Ending the Syrian war and extremism in Iraq would be the first step on the road to stabilizing the region in part yet it has become such a vibrant hot-bed for radicalism.  Assad’s brutality has  radicalized segments now and these radicals comprised of Islamic extremism, political extremists and criminals are blotting out those who are fighting for democracy, human rights and the end of authoritarian government.

The stalemate  and the Syria Geneva Conference II peace talks appear to confirm that the more things change the more they stay the same, maps and regions are redrawn and new and dangerous players emerge alongside the continuation in Syrian politics and the battle for influence on the conflict between the United States, Russia, and China. There is no doubt that Syria has irrevocably changed, but if anything it has taken a large step back from where it was in 2011 when the civil war began with both rationale and objectives shifting amongst rebel factions and regime.

The difficulty is that the West holds no leverage in the Middle East as the democratic entities it claims to support are being overwhelmed by extremists and authoritarians. Combine this with the failure of the Iraq War and the military preoccupation in Afghanistan, the West lacks financial, military, political, and moral credibility as well as constraints with which they can deal with the Middle Eastern firestorm.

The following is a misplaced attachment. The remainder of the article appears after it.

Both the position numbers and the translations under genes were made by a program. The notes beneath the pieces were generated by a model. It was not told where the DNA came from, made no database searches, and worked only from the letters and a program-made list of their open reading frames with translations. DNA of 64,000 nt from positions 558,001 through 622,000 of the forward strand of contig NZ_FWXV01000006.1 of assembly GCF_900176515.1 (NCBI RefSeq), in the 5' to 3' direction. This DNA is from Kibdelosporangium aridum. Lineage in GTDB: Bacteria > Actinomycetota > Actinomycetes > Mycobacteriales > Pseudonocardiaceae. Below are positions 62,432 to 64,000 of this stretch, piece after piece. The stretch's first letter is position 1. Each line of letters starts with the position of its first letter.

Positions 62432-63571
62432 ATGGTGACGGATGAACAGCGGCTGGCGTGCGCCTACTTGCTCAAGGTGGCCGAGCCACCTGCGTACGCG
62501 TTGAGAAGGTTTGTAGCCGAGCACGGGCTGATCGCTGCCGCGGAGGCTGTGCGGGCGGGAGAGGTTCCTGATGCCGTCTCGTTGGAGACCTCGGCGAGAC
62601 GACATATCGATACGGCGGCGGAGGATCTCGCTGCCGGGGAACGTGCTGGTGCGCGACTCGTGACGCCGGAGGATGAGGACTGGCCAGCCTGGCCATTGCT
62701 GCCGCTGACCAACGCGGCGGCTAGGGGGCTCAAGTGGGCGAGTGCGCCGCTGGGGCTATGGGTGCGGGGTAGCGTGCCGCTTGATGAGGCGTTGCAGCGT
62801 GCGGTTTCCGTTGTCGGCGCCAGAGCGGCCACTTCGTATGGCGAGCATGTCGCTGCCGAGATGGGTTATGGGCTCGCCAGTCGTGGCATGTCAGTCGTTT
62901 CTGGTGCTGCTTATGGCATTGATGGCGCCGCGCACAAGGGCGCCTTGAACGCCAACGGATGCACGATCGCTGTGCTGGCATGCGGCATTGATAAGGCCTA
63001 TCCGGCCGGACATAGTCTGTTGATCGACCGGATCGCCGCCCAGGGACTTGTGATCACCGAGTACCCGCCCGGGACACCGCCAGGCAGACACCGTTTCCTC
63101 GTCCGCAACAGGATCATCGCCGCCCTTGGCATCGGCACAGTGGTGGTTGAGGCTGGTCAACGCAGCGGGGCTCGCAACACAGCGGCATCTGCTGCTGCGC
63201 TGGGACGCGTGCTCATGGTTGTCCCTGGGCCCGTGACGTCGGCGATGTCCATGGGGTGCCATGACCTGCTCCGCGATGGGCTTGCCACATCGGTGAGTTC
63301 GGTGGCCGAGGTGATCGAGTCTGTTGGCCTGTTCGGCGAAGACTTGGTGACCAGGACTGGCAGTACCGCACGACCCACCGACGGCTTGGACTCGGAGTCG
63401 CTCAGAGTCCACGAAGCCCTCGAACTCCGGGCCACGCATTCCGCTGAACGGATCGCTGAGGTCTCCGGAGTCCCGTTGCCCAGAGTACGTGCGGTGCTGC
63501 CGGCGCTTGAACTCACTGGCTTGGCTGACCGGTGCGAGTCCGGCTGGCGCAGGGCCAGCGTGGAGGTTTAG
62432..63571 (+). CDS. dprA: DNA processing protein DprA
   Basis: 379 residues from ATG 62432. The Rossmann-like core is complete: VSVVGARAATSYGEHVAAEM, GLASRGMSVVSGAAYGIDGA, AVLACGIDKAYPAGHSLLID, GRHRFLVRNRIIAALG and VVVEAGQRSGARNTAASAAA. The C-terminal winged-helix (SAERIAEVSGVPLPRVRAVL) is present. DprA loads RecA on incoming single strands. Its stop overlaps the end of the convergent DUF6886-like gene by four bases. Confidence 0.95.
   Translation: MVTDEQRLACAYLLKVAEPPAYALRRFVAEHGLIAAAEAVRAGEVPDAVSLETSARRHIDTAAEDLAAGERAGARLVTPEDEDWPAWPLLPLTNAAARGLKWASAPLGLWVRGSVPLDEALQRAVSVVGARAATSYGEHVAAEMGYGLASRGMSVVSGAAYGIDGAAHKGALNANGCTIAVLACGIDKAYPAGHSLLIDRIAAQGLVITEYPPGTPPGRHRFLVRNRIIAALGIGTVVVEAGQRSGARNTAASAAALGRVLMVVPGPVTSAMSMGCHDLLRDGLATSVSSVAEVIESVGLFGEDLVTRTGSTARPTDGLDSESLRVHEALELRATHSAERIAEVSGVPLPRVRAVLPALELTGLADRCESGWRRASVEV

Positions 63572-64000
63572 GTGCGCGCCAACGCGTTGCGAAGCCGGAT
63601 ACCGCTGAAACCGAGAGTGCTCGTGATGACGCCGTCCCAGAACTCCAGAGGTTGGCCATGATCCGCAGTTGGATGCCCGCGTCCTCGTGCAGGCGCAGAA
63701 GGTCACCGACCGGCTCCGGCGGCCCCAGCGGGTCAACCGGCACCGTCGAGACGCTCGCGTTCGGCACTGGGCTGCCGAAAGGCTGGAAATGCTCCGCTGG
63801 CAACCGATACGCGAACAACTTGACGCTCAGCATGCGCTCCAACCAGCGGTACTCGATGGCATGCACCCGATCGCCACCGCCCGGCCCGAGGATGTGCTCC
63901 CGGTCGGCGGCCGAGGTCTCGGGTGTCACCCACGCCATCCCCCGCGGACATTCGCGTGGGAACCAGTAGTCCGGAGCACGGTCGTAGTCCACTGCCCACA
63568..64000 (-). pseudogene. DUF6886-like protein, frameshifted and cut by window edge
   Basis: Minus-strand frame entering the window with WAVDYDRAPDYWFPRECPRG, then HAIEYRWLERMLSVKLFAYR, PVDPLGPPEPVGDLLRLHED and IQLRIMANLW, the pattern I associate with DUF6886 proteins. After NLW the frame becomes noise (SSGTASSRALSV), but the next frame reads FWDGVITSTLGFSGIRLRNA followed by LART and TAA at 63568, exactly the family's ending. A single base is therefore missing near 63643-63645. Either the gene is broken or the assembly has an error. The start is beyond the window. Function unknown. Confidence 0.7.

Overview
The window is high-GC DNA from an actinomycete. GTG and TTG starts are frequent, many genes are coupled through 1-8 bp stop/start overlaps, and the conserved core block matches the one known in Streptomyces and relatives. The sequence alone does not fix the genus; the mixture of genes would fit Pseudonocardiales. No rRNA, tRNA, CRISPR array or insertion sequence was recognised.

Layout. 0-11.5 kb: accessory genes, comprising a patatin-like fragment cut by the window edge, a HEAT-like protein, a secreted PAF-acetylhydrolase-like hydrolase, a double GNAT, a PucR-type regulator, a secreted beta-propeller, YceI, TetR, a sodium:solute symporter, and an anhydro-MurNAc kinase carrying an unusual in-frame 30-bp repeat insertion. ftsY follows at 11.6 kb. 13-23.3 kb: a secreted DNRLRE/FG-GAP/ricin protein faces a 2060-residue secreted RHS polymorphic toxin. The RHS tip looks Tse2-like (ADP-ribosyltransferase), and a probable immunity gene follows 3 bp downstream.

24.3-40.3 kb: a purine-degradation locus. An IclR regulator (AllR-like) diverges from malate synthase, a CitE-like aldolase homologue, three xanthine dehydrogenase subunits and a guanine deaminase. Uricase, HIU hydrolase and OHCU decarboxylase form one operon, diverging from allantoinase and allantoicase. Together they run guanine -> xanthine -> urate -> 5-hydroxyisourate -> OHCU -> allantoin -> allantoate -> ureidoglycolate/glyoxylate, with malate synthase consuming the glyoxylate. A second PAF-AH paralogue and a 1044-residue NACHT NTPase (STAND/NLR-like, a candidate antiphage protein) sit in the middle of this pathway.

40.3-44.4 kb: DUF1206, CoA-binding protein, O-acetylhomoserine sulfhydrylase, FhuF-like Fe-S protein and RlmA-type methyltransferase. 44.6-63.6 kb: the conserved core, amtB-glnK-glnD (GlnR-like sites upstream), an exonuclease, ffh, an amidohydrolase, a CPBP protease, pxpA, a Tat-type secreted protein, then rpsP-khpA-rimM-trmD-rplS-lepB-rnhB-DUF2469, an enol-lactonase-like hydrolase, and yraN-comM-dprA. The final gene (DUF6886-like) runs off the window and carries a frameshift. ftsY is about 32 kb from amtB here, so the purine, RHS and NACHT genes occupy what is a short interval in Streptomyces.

Ultimately the ones with which we have the poorest relations at the moment hold the keys to a measure of stability that being Iran, Putin, and Assad. The issue is that like most a-typical Cold War conflicts military shipments and financial power is vested in opposing sides by the larger powers and the continuation of this only hampers the peace process and endangers more civilians.

To align with Assad would be viewed by some as the ultimate betrayal of those who fight for liberal and democratic goals, much like America aligned with Saddam Hussein in the Iraq-Iran War. However what we have seen in Iraq is the sheer cost of removing or assisting the removal of a authoritarian regime without a viable, moderate and strong leadership to replace it. Assad’s fall it seems would only extend Syria’s prolonged suffering in hands of jihadists, extremists, drained moderates and a shattered government.